Did you know that the Jersey Observatory that supplies St Helier's weather observations is actually a house?
Well, this property has been providing Jersey Met Dept and islanders with weather information for 125 years.
Maison St Louis, the property's name, and many of its instruments, were originally built by a Jesuit called Marc Dechevrens.
Mr Dechevrens, originated from Shanghai where he was a Director of a Jesuit Observatory he had built.
The property (almost identical to Maison St Louis) was described as a first class scientific institution in meteorology, geophysics and astronomy.
Mr Dechevrens got dysentery in 1887 in Shanghai, and came to Jersey recuperate.
He spent his years in Maison St Louis where he furthered his meteorological research and trained young Jesuits for the 17 or so Jesuit observatories around the world at the time .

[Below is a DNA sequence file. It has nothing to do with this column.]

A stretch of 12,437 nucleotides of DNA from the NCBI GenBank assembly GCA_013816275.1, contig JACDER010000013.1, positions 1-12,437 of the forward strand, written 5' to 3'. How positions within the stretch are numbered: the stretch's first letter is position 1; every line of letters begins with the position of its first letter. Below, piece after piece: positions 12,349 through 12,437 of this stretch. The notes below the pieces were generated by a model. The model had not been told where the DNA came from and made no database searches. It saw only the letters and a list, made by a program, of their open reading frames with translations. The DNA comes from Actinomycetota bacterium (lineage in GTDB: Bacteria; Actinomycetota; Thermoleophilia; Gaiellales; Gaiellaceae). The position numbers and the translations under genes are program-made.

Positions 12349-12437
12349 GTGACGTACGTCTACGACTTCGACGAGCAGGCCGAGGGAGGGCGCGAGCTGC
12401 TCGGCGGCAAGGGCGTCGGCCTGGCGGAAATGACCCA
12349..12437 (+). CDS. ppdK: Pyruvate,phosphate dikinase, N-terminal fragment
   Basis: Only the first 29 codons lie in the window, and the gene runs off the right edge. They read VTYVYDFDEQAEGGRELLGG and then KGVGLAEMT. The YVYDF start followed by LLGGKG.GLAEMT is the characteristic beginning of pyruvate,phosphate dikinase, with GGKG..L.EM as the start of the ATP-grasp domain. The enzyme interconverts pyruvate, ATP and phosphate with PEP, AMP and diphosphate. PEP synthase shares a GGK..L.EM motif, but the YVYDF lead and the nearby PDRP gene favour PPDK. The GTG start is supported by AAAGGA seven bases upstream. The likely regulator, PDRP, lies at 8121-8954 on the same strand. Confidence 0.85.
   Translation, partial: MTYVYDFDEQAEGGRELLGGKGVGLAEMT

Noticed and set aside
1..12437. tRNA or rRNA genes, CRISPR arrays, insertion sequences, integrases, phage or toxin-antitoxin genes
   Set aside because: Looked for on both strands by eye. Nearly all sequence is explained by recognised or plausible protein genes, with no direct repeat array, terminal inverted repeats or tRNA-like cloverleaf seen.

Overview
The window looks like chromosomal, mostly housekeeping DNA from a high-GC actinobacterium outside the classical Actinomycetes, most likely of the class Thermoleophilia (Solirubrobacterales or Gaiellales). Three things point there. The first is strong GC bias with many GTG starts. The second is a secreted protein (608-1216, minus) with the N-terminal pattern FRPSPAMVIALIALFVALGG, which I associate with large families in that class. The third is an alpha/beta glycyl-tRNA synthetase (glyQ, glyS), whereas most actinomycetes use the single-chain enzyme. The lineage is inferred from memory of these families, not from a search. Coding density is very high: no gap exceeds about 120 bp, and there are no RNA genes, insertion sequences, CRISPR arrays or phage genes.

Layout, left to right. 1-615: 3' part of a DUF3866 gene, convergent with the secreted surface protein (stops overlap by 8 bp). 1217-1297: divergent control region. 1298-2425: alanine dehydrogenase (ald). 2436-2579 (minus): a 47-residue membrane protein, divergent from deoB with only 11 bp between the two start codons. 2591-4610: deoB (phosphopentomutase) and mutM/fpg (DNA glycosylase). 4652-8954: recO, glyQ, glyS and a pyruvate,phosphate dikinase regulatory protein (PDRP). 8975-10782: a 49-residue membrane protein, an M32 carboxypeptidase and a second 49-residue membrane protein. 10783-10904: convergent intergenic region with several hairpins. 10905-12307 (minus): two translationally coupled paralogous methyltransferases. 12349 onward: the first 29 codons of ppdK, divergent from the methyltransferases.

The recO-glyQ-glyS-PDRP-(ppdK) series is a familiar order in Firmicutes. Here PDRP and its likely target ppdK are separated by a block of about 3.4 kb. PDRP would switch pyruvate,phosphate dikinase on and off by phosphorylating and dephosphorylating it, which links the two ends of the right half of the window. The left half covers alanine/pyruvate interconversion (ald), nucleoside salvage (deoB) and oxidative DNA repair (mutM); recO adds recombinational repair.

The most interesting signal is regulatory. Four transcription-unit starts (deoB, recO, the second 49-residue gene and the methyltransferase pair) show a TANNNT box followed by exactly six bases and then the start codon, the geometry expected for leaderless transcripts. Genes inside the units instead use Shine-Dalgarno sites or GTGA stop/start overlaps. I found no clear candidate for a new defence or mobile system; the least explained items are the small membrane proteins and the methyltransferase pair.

He remained in Jersey, until he died in 1923.
Others meteorologists have lived in the building since then though.
Pere Burdo replaced and reset the instruments for eight years from 1925 to 1933.
Pere Charles Rey, a Jesuit, lived there from 1934 to 1979.
Sydney John Rogers followed him - living there from 1982 for 20 years, but since then there has been no resident meteorologist, and observation information has been sent automatically to Jersey Met Dept to give us our daily readings.
Today, a new resident has moved into Maison St Louis.
Jim Galvin is a meteorologist and has just arrived in Jersey and I found out a little more about the history of the building.